Fourth Sunday of Easter: Good Shepherd Sunday

Sermon Text: Psalm 23

Other Readings: Ezekiel 34:25-31, Revelation 7:9-17, and John 10:22-30


  1. Both Revelation 7:14 and Psalm 23:1 can refer to Jesus. When you compare those two verses, what is seemingly contradictory? How does that “contradiction” give you twice the comfort?


  1. The green pastures and quiet waters of verse 2 can be found in God’s Word. How would you describe the restoration your soul gets when you read your favorite passages from God’s Word?


  1. Read verse 2. What do you think the phrase “for his name’s sake” means? How would you explain that?


  1. This world is full of valleys with plenty of evil things, but David assures you that you will dwell in the house of the Lord forever. When you do, what are some of the evil things you won’t have to endure? Read Revelation 7:16,17.






  1. Jesus is both the Lamb of God and the Shepherd. He has died for our sins (Lamb of God) but has taken his life back up again to guide us to heaven (Good Shepherd).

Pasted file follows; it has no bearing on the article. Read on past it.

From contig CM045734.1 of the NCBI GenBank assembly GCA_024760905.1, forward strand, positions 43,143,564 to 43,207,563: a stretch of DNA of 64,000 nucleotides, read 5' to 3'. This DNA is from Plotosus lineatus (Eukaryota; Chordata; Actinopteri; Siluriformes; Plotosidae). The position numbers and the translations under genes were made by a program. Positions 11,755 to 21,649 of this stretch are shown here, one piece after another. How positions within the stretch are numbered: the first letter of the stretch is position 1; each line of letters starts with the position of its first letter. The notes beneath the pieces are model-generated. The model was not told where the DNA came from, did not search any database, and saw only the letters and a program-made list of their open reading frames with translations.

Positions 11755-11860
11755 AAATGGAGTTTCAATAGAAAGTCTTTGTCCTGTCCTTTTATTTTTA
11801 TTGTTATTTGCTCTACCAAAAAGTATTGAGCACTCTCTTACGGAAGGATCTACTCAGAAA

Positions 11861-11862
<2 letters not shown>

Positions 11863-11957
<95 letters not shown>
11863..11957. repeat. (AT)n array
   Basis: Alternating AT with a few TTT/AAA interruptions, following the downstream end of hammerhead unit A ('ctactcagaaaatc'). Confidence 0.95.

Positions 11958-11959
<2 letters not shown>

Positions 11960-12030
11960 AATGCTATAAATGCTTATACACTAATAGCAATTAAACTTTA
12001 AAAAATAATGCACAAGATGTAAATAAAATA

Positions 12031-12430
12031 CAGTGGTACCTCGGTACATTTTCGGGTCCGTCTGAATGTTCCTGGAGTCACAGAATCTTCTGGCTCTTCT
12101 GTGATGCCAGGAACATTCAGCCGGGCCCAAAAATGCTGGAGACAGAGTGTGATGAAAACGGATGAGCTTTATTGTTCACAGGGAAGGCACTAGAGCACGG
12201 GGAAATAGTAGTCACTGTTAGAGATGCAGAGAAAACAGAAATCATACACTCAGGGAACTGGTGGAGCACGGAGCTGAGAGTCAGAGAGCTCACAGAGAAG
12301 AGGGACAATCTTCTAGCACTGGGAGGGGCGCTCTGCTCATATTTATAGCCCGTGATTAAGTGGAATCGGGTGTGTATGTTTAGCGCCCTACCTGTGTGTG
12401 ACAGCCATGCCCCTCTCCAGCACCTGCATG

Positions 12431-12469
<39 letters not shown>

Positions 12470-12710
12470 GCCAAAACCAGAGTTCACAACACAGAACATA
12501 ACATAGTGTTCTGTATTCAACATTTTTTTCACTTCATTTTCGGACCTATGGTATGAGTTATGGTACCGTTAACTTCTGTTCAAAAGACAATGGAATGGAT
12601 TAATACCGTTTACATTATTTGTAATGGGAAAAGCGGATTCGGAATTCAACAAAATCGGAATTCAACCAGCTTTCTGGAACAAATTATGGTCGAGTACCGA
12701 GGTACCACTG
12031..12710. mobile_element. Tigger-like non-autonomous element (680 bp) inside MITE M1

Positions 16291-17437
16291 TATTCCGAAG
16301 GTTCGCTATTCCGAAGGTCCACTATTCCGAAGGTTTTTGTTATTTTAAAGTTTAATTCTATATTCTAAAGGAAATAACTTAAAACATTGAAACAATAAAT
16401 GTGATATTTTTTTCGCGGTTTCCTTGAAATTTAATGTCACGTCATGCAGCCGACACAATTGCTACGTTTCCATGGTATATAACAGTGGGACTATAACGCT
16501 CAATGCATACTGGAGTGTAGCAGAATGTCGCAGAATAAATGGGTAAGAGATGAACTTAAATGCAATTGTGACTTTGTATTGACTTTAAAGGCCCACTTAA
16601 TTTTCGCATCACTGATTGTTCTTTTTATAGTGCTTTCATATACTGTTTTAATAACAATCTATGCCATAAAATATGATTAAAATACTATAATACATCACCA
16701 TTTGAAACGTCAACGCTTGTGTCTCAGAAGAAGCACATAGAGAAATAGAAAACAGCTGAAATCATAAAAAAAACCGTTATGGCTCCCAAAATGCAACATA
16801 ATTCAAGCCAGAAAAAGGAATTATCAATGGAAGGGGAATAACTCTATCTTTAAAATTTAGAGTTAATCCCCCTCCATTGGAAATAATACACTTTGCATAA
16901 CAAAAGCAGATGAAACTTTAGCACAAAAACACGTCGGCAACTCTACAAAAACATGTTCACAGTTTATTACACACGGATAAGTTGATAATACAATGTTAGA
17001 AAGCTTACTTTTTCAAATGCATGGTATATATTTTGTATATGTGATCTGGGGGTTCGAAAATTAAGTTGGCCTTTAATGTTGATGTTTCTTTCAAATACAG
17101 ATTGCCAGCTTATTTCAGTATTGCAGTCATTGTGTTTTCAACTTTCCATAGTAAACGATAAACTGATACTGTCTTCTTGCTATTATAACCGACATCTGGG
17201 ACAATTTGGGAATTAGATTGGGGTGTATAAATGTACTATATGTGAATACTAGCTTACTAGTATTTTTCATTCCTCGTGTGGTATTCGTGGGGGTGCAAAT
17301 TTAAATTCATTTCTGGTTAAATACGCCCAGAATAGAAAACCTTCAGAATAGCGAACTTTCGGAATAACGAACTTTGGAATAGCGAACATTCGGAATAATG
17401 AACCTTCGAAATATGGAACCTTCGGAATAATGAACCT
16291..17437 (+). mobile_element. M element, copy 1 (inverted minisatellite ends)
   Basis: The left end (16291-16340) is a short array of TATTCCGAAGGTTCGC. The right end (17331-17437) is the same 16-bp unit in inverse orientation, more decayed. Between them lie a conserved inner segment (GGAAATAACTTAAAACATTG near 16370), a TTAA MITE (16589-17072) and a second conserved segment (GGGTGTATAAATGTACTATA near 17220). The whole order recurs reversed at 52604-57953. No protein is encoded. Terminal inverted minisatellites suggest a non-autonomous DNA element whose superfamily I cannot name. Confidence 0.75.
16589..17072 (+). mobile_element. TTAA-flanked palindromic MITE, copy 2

1. Answers will vary.


  1. One commentator on this verse put it this way, “When the Good Shepherd gives rest to his people, they experience the real meaning of his Savior name [Yahweh]. He provides rest, not because his people deserve it but ‘for his name’s sake,’ that is, because he must be true to his nature and his promises. God provides rest ‘for his name’s sake’ when he enhances the honor due to his name by proving that he is true to his gospel promises” (Dr. John Brug in A Commentary on Psalms 1-72).



  1. Revelation tells us that in heaven we won’t have to endure hunger, thirst, scorching heat, crying, or sadness!